Getting out of our boxes – or letting each other out?

A notepad its on a desk near a pen, laptop and phone
 on May 1, 2021

God is good! Genesis 1:27: “Humankind was created as God’s reflection: in the divine image God created them…” from the Inclusive Bible.

What categories do you use to describe yourself? Keep checking your assumptions, reconsidering your perspectives – how many different categories does it take before you start thinking of yourself across a broad spectrum? This is a colourful way of thinking, and it invites us to expand our careful classifications to expose the jagged limits of their usefulness. As we explore our own human identities, often it becomes clear that we need to do more inner work, learning to love ourselves – for when we are able to “hide” our pains and shames from God, we find ways to turn away from other people’s pain. It seems to be a human trait to project onto others our own understanding of ourselves as created in the image of God. Something shifts, when we use love – language to describe the image of God – unconditional Love – no matter what you have done – as in the Gospel story of the father who ran out to meet his prodigal son – welcoming him with love and radical forgiveness before the son even had a chance to say a word to his dad. If we can love ourselves so radically, and let ourselves be so wildly loved by God, we can come to a different understanding of our relationships with one another – also created in the image of God. What would it take to let yourself be fully and completely loved by God? It comes back to Sunday School, with the song that teaches us: “Jesus loves me, this I know – for the Bible tells me so.” In being courageous to love, we can tap into the deep honesty, respect and wisdom required of us to uncover our unconscious racism that infiltrates our culture and our language. Simone de Beauvoir once said: “It is in the knowledge of the genuine conditions of our lives that we must draw our strength to live and our reasons for acting.”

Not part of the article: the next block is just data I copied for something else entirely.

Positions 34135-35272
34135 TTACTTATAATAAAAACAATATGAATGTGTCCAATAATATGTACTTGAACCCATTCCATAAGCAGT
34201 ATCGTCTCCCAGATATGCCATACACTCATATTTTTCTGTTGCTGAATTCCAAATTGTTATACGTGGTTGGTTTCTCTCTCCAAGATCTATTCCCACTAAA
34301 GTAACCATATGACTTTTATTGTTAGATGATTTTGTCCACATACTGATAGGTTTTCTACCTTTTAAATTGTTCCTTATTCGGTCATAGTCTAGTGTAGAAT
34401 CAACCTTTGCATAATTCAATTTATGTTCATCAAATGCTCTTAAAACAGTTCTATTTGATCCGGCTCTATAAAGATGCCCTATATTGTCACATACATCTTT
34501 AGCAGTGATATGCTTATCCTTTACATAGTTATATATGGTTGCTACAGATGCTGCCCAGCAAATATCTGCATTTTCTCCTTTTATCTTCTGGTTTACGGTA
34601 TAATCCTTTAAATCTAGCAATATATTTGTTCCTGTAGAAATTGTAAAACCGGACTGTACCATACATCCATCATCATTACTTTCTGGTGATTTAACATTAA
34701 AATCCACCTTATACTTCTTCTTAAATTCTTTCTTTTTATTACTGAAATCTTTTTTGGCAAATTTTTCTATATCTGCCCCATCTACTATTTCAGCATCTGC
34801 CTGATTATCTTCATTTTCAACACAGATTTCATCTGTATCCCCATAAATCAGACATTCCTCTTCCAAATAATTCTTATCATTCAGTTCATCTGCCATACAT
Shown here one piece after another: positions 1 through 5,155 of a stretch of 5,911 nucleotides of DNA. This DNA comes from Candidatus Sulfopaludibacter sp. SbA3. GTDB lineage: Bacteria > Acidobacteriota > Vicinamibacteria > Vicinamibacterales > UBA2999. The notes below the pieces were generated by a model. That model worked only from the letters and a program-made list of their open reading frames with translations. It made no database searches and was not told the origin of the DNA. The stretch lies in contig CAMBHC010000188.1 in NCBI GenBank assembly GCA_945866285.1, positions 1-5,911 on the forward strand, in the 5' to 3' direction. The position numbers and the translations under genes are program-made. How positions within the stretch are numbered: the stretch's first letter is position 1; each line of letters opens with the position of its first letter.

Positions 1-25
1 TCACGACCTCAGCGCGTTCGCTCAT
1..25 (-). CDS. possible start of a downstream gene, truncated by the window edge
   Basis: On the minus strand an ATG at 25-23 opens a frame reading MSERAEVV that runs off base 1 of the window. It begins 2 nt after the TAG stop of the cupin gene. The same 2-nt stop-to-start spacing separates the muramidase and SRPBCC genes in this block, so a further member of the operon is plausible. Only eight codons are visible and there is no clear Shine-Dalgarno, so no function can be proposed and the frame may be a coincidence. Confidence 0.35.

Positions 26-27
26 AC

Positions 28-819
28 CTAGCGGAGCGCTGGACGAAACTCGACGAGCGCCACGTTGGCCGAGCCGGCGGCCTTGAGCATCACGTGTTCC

I give great thanks to God for the humble leadership of our clergy, congregations and parishioners as we work in the diocese to dismantle racism – which is itself institutional, systemic and structural. Racism is a reality in our human condition – therefore also reality in the power dynamics and policies that govern our congregations and communities. As our Anglican Church in Canada was founded in a colonial landscape, where can we identify racist policies, and how can we use our power to change and guide policies in our Church and in our government? Can we be intentional in working against complacency – in bringing the gospel into the conversations where people are divided by inequity and injustice, where people are hungry and poverty-stricken? When we feel like that inequity is somehow far from our own context, take a look at where many of the COVID-19 transmissions are found, and ask why? Who is the population? Why hasn’t there been an emphasis on vaccinations and healthcare provisions there? We have much ongoing reconciliation work to do within our own Church and in our land. How can we learn to relate across our human differences, as equals? When we are constricted by thinking that there is a finite amount of honour, money or status to go around, then people in positions of power and privilege are often scared of somehow losing it. Jesus is the dynamos – the “power” that blows up that argument – the last shall be first, and the first shall be last. In resisting a sense of false certainty, we can seek patterns and clarity – outside, beyond, across and maybe even without any boxes or categories. Racism, sexism and other prejudices will be much harder to justify when we allow ourselves, and especially encourage one another to see beyond the categories/buckets/slots we maintain as a culture and as individuals. As Christians, we are an Easter People! And we are called, even in the midst of the cares of life, to recognize our created-ness in the image of God, who is Love.


Keep on reading

Skip to content